Until Lee mentioned it, I hadn't really thought of taking advantage of page scrolling in presentations -- which shows how much the slide-based approach (derived from the old technology of film slides, and needlessly limited by it) has infiltrated our consciousness. Why did the first presentation programs, then PowerPoint, choose a slide-based moel rather than something else? I'm not sure. Why did it persist as the only apparent model? Just momentum, probably.
Just off the top of my head, scrolling would allow many things. At one extreme, the whole presentation could be one big scrolling page, in an overhead-roll model like the real one my wife uses, and we could scroll back and forth to discuss sections we've already covered -- with the added benefit of in-page markers (on the same page, another page, or another monitor) to click back or forward even in a long page. In other ways, you could have a large-scale, vertical-orientation photograph or diagram and scroll up and down it. Surely there are all sorts of other possibilities I've not thought of.
I remember my (now just retired) grade 9 math teacher Mr. Ujimoto with his long, long acetate roll of math notes. If he came upon a topic one day that we'd talked about before, sometimes he'd roll roll roll back until he arrived at the notes from the original lesson, to re-make a point he made the first time. Why not do that with linked Web pages for presentations too? If you had a live Internet connection and posted everything to a site, as I did with my last set of slides, you could even go back to your archive of last year's presentation on the spur of the moment if someone had a relevant question. Neat.
And, again, not something PowerPoint or Keynote does internally. Like so many other things in computing and technology, we need to force ourselves to think not so much about what presentation software is good at, but what it's good for.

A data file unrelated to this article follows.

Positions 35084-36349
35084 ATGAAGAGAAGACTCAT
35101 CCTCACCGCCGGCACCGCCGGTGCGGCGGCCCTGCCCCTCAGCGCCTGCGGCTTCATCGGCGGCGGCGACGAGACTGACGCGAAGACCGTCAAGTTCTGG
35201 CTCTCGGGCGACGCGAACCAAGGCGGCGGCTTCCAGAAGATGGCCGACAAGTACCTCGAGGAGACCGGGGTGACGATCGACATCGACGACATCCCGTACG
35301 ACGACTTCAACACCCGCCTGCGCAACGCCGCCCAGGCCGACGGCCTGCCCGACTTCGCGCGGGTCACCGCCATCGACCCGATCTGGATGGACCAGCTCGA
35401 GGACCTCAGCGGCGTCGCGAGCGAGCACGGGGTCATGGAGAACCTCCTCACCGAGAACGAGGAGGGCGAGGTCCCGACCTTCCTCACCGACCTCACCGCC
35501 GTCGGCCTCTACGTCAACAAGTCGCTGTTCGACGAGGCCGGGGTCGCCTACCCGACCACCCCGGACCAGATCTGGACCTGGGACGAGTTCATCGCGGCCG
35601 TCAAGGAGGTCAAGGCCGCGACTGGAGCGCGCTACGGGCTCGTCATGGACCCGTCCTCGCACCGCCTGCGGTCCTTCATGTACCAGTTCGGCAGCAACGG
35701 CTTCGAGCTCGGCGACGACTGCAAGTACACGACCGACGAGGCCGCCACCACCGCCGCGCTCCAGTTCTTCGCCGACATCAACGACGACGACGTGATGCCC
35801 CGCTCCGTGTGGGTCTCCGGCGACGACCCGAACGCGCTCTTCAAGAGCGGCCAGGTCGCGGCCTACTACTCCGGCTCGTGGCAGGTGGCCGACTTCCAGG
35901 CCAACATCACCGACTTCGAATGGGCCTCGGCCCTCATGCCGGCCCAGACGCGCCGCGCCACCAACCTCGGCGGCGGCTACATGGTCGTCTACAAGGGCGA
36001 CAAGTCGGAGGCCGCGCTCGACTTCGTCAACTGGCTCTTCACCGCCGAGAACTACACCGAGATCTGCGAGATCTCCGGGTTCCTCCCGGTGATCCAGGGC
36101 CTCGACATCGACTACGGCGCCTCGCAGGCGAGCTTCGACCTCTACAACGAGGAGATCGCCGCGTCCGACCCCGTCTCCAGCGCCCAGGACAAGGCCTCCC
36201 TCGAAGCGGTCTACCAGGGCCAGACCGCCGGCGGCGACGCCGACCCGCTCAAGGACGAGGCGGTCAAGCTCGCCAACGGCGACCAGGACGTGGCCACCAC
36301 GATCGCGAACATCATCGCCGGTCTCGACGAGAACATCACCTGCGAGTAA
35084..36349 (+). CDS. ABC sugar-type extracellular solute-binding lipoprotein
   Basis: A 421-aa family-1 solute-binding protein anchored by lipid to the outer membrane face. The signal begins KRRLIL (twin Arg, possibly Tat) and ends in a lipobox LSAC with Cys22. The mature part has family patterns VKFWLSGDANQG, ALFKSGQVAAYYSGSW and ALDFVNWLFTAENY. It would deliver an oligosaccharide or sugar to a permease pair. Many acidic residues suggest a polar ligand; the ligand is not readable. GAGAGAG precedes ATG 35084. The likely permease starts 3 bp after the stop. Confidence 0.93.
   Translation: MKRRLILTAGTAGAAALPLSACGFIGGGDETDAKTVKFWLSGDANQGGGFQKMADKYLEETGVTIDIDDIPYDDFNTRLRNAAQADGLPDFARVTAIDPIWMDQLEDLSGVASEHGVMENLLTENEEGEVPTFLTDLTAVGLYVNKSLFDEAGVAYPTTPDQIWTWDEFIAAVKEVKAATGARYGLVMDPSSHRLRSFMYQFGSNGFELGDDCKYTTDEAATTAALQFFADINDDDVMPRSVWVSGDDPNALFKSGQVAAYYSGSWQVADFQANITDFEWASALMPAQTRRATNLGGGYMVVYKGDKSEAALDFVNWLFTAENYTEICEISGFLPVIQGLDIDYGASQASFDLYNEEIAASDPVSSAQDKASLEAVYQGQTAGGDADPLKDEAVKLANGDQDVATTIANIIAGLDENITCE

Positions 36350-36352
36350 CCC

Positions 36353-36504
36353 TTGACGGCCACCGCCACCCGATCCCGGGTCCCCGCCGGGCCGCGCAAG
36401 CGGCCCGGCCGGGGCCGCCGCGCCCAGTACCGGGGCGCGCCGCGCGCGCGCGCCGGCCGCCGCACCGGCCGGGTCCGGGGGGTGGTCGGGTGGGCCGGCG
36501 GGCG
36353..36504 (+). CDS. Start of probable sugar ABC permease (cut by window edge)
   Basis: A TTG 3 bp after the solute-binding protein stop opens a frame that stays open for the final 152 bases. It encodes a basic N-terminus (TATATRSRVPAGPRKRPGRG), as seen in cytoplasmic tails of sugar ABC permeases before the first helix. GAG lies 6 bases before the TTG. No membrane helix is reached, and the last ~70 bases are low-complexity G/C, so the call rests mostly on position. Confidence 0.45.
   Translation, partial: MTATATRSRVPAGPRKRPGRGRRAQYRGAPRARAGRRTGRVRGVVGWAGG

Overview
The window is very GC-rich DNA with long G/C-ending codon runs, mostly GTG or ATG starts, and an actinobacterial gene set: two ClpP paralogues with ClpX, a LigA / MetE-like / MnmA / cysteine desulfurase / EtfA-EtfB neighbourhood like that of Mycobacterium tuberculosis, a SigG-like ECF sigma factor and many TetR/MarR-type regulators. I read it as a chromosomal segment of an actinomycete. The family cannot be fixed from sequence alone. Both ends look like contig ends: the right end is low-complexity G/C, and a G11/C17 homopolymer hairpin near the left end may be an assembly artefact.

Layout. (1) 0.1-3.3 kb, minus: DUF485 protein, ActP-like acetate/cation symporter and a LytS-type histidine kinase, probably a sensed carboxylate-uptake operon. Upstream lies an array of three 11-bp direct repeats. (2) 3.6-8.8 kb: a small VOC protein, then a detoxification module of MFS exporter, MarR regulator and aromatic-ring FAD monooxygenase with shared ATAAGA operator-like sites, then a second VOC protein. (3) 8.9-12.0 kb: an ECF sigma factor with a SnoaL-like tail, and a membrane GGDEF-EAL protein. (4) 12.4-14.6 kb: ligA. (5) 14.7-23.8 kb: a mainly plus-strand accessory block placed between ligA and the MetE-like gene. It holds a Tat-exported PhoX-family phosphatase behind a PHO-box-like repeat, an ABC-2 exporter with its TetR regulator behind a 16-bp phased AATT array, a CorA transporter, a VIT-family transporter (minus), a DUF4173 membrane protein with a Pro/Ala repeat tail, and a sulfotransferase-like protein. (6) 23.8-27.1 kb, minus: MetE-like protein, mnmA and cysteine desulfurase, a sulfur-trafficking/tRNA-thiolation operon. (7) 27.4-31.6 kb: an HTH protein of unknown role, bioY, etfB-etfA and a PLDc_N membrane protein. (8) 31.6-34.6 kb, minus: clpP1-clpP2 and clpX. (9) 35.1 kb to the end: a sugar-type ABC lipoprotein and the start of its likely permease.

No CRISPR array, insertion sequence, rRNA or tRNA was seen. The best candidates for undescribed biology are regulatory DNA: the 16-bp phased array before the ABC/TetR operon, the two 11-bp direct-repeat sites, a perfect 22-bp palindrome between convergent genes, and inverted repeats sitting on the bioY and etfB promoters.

Friday, January 17, 2003 - newest items first
# 4:35:00 PM:
As a writer, I shouldn't even admit that until today I'd never read George Orwell's essay "Politics and the English Language," only the famous excerpt where he mangles a passage from the Bible by turning it into modern jargon. Scott Rosenberg of Salon suggests reading the essay once a year, much as I recommend doing with Strunk and White's The Elements of Style. Orwell proclaims:
A scrupulous writer, in every sentence that he writes, will ask himself at least four questions, thus:
- What am I trying to say?
- What words will express it?
- What image or idiom will make it clearer?
- Is this image fresh enough to have an effect?
And he will probably ask himself two more:
- Could I put it more shortly?
- Have I said anything that is avoidably ugly?
The essay is approaching age 60 -- Orwell wrote it in 1946 -- yet it is as fresh as ever, and especially relevant in our time of war-that-isn't-war and other political obfuscations. Read it yourself.
I've just I've posted a list of useful links for people new to building Web sites. I'll add to it.
[UPDATE: I posted some followup material on January 19, following good responses from my readers.]
Sometimes people do strange and difficult things just because they're strange and difficult -- like converting an old Saab car into a portable sauna with hood barbecue (via Barc). Yeah sure, it's cool, but I hope it was fun, because you couldn't call it especially productive.
Presentation software like Microsoft PowerPoint (and now, Apple's Keynote) isn't much different. People get so caught up with the software that they forget about the presentation -- or the audience, which is the most important thing.
I'm certainly pleased that Apple has finally wrought a credible competitor for PowerPoint, so many years after Aldus Persuasion (or even the MORE outliner/presentation app) evaporated. Heck, Apple should make a Windows (and Linux!) version, even if it lacks some of the whizzy effects, just to defibrillate the presentation marketplace. I might even buy it.
What dismays me is the continuing emphasis on presentation software in itself, instead of on the actual presentations and the people making them. I've previously noted "It's the Story, Stupid," a Doc Searls piece on this topic from nearly five years ago, which was subtitled "Don't Let Presentation Software Keep You From Getting Your Story Across." Key points:
Presentations are as much about slides as poetry is about handwriting.